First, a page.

Starting from hymns like ‘Go Corona Go’ to worshipping the idol of ‘Corona Devi’, people of India are nowhere behind when it comes to resorting to astonishing superstitious beliefs and bizarre remedies to fight out the lethal Coronavirus.
When the modernised, hi-tech, and developed medical infrastructure of the country is failing to meet the needs of the patients amid the COVID crisis, people from in and around the rural parts of India have been coming up with some hair-raising remedies and practices to beat the virus. For some it may sound absurd, but for the people in the rural areas, these are the first hand steps they take when it comes to cure people affected by COVID-19.
In a recent incident, thousands of people have lined up at Krishnapatnam town of Nellore in Andhra Pradesh where an unauthorised Baba is distributing herbal medicines for effective treatment of COVID-19. The herbal medicines are being distributed free of cost in the guise of Ayurvedic medicine for COVID cure.
The treatment is given by Bonigi Anandiah, who claims to be an Ayurvedic doctor with no legal proofs and license. The so-called Ayurvedic medicine which he is distributing is nothing else but an eye drop. This eye drop is not only unapproved but it also poses a threat to the patients eyes. As a result of this Ayurvedic medicine dispensation event, large mass gatherings (including Covid-19 patients) have taken place, without following the COVID protocols.
More than 30,000 people have received this Ayurvedic medicine so far. In the visuals that have surfaced on social media platforms, unending serpentine queues can be seen outside the clinic. This also includes some COVID patients who have arrived at the spot in ambulances. Such instances might prove to be a trigger point in spreading the chain of Infection. After much buzz, the Nellore district authorities have taken cognisance and the event is now halted.
Another shocking incident of superstitious beliefs has emerged from Pune where members of the Mariaai community, a nomadic tribe also referred to as Potraj, are not willing to get vaccinated against COVID-19 due to superstition. Known to be worshippers of Kadak Lakshmi, the members believe that their “goddess” has told them that there was no need to get the vaccine.
Despite possessing all necessary documents such as Aadhaar, PAN and Voter’s ID, required to be submitted at the time of vaccination, the community believes that it does not need the vaccine.
Prahlad Nimabalkar, a youngster from the community, told The Indian Express, “About a week ago, some persons from our community were possessed by our goddess… She told us there is no need to fear and no need to take any vaccine. So we do not go to any Covid-19 vaccination centre.”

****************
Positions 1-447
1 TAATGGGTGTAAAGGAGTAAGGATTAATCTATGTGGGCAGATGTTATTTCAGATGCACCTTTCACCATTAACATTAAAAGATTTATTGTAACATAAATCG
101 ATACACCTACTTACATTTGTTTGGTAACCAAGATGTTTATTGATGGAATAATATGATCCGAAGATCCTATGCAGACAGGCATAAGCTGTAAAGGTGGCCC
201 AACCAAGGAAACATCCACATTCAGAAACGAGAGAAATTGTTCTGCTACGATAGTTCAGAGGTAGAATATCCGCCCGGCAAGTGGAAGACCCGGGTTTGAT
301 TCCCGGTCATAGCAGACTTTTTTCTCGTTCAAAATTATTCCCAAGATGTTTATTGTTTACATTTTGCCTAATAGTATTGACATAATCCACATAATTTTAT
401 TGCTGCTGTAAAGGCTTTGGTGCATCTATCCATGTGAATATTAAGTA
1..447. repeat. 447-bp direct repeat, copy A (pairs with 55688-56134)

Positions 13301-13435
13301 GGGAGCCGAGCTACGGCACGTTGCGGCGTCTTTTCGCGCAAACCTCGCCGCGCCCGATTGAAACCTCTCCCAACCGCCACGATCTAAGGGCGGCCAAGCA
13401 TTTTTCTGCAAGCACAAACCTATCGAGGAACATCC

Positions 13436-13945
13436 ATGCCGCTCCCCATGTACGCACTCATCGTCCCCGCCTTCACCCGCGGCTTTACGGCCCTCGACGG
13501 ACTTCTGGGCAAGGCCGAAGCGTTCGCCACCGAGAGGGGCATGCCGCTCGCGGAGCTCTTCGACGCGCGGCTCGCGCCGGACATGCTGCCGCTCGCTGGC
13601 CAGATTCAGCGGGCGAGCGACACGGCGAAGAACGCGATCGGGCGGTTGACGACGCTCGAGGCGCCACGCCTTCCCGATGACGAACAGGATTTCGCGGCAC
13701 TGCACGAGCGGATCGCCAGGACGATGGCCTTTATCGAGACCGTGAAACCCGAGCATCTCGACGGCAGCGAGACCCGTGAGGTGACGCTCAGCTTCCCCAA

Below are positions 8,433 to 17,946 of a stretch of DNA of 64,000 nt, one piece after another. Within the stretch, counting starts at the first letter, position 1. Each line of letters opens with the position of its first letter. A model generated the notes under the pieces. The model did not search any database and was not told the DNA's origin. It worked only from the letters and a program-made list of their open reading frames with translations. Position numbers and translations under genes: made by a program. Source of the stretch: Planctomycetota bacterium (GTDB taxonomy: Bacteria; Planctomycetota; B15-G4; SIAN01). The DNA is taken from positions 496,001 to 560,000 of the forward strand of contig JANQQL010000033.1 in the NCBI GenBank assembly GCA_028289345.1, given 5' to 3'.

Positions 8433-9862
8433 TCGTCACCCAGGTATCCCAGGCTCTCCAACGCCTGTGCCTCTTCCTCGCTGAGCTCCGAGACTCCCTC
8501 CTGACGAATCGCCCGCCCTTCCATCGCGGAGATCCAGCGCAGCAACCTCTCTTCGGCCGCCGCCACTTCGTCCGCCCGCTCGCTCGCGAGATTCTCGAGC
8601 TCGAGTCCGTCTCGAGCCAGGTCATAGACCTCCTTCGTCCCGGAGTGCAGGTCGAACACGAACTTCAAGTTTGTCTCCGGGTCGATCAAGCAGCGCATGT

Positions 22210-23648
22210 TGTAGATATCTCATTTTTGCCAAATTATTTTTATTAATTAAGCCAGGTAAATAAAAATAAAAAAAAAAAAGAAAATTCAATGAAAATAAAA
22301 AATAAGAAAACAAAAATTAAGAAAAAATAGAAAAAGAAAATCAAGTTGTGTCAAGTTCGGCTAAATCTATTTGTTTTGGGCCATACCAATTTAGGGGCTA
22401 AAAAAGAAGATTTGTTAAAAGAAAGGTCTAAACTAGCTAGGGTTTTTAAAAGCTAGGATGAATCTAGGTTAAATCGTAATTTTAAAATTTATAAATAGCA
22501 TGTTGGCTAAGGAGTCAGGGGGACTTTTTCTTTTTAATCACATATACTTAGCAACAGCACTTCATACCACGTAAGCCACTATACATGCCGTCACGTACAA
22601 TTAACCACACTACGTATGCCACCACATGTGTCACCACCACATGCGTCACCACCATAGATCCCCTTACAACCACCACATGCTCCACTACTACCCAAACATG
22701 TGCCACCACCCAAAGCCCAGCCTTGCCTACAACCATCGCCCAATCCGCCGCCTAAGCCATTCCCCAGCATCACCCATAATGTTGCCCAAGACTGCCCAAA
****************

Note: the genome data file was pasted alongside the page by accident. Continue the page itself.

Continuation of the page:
Another member of the community, Maruti Kutekar said, “Our community members live at various places like Indapur, Baramati, Supa villages in Pune and also at Nashik and other places in Maharashtra. Nobody takes the Covid vaccine. And we have not heard of anybody suffering from Covid.”
To state a very recent event that took place last week in a small village in Karnataka, a scarecrow, with a full-sleeved shirt, skirt and armed with a stick, was kept as a guard at the entrance of a remote village in Koppal district. Decked in neem leaves, limes, chilies and vermilion, the superstitious farmers constructed it last week after a dozen people in the village contracted COVID-19.
Known as ‘Corona Amma’, clones of the creatively rendered scarecrow have now been erected in several other villages in remote areas in North Karnataka. Locals assert that this has been a tradition for decades when villages were hit by diseases like dengue and malaria.
Many people, mostly women, are also performing ‘Coronamma puja’ in the belief that it would eradicate the disease. As part of the ritual, a ‘Karaga’ is taken out by a few priests in turns in villages and temples. These practices abound even in villages close to Bengaluru and priests claim they are doing it under pressure from devotees.
The list does not ends here, in remote villages in Mysuru and the Malnad region of Karnataka, cactus plants which resemble the SARS-CoV-2 virus are in high demand. Neem leaves are tied to these plants and villagers firmly believe that it would ward off infection.
In Raichur, Yadgir and Ballari, some of the state’s most backward districts, there have been reports of people placing palm prints of turmeric paste outside their houses to ward off the disease. At some places, people have made an effigy of the coronavirus, worshipped, and fed it to satiate its hunger before burning it.
As the pandemic continues to ravage villages across the state, people in backward areas are resorting to superstitious practices to ward off the virus. Some of these practices are centuries old. Videos of some of the rituals have been widely shared on social media too.
• Times of India
• The Telegraph